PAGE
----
History of Museum Rails
Working with Shirley Plantation in 2005 on upgrading their interpretive exhibits, we were asked to come up with a solution for providing separation and interpretation of the plantation kitchen exhibit. The plantation kitchen is a separate building on the property, and has a floor made of the ballast blocks that ships used for stability when they weren’t loaded with cargo. The existing kitchen exhibit was behind a wooden picket fence, that was set into the ballast bock floor. Access was by step ladder, climbing over the fence.
We devised a system of posts and graphic panels as a solution to provide the separation and interpretation, and easier accessibility for the staff. Shirley liked the idea, but did not to commit to proceeding for about 18 months. During that period we further refined the solution, making it more of a modular system, and allowing more flexibility in the configuration possibilities. The Shirley system was installed in early 2007, and was a great success.
Before installing the Shirley system, we set it up in our studio for photography. While it was there we invited the director of the Museum of Culpeper History in to see the system, and give us her feedback on the product. She was duly impressed, and soon became our second customer. Following that positive reaction, we took the product to a couple of regional museum conferences, and continued to receive positive interest and good feedback.
We had been showing the system with a fixed graphic panel like we used at Shirley, but a consistent question was “how easy is it to change the graphic?” Responding to that need, we developed the interchangeable graphics rail, which allowed for easy graphics change-out, as well as the option of user-generated graphics that could quickly be inserted in the rail under a sheet of acrylic. This addition greatly enhanced the flexibility of the system and expanded its applications by allowing the insertion of vitrines, notebook fixtures and electronic tablets into the graphics rail as well. ( installation photos, vitrine, tablet mount) By the time MuseumRails was introduced nationally at the 2009 AAM Conference, the interchangeable graphics rail was the system standard.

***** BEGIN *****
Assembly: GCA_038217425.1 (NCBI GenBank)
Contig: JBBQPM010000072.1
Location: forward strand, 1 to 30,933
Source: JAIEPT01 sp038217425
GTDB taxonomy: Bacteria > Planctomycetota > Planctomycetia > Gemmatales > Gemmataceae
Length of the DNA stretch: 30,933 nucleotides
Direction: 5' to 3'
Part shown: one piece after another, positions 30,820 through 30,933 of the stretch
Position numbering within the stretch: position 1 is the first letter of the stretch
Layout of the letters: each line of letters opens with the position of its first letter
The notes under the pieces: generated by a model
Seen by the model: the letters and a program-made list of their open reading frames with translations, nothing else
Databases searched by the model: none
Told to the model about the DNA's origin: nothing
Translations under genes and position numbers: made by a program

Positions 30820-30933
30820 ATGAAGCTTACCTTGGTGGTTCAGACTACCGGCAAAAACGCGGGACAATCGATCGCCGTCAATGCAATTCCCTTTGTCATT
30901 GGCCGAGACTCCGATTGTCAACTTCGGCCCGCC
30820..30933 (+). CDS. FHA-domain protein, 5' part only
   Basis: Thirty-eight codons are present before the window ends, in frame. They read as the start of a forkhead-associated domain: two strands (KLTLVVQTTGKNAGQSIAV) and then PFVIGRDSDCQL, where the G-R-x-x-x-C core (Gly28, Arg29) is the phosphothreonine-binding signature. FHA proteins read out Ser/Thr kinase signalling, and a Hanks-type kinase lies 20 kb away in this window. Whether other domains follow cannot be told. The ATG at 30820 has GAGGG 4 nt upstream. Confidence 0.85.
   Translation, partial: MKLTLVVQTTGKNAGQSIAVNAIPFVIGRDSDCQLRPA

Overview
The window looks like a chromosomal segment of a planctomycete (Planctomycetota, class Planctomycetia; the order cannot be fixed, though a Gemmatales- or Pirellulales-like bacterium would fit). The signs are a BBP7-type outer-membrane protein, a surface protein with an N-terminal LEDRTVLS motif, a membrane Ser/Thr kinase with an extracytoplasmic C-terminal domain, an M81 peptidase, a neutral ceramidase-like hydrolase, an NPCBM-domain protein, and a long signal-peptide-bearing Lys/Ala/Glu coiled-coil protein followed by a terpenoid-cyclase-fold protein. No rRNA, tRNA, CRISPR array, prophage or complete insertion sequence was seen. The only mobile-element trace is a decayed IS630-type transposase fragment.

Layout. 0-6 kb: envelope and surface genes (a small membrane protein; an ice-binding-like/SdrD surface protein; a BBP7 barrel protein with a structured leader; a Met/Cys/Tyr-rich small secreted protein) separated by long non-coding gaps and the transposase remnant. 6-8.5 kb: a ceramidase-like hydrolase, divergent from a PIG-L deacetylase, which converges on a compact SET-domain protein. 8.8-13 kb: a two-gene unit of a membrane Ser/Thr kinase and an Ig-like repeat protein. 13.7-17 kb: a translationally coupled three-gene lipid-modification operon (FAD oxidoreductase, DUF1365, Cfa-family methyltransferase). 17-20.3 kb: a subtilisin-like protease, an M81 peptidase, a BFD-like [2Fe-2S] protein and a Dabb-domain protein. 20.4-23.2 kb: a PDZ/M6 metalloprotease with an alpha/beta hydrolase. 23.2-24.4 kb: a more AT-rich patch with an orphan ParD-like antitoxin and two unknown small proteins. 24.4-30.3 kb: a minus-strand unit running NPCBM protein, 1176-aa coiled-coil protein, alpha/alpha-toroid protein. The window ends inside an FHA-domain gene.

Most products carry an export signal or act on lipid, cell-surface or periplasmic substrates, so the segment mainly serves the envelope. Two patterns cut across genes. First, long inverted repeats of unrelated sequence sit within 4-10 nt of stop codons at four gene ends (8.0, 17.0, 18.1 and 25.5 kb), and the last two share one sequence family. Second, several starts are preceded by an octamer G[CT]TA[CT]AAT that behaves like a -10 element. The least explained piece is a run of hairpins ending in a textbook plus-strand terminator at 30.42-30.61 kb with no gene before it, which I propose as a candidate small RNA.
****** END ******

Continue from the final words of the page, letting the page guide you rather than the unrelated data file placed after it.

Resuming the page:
As we continued to market the product, we began to see the need for a rail-only component to complement the graphics rails when additional interpretation space was not needed. A call from the Smithsonian Museum of African Art resulted in the development of the BarrierRail system which integrates with the original MuseumRails system. Other system enhancements, including the lower acrylic barrier panels, continued as a result of understanding client needs and being able to offer solutions within the original system concept. We continue to listen and look for additional opportunities to expand the system and meet ever evolving interpretive and separation needs.
These reader rails have proven the test of time– physically, visually, interpretatively – they have been the perfect solution to the kitchen display and we want to use the same design for the servitude/slavery exhibit . . . .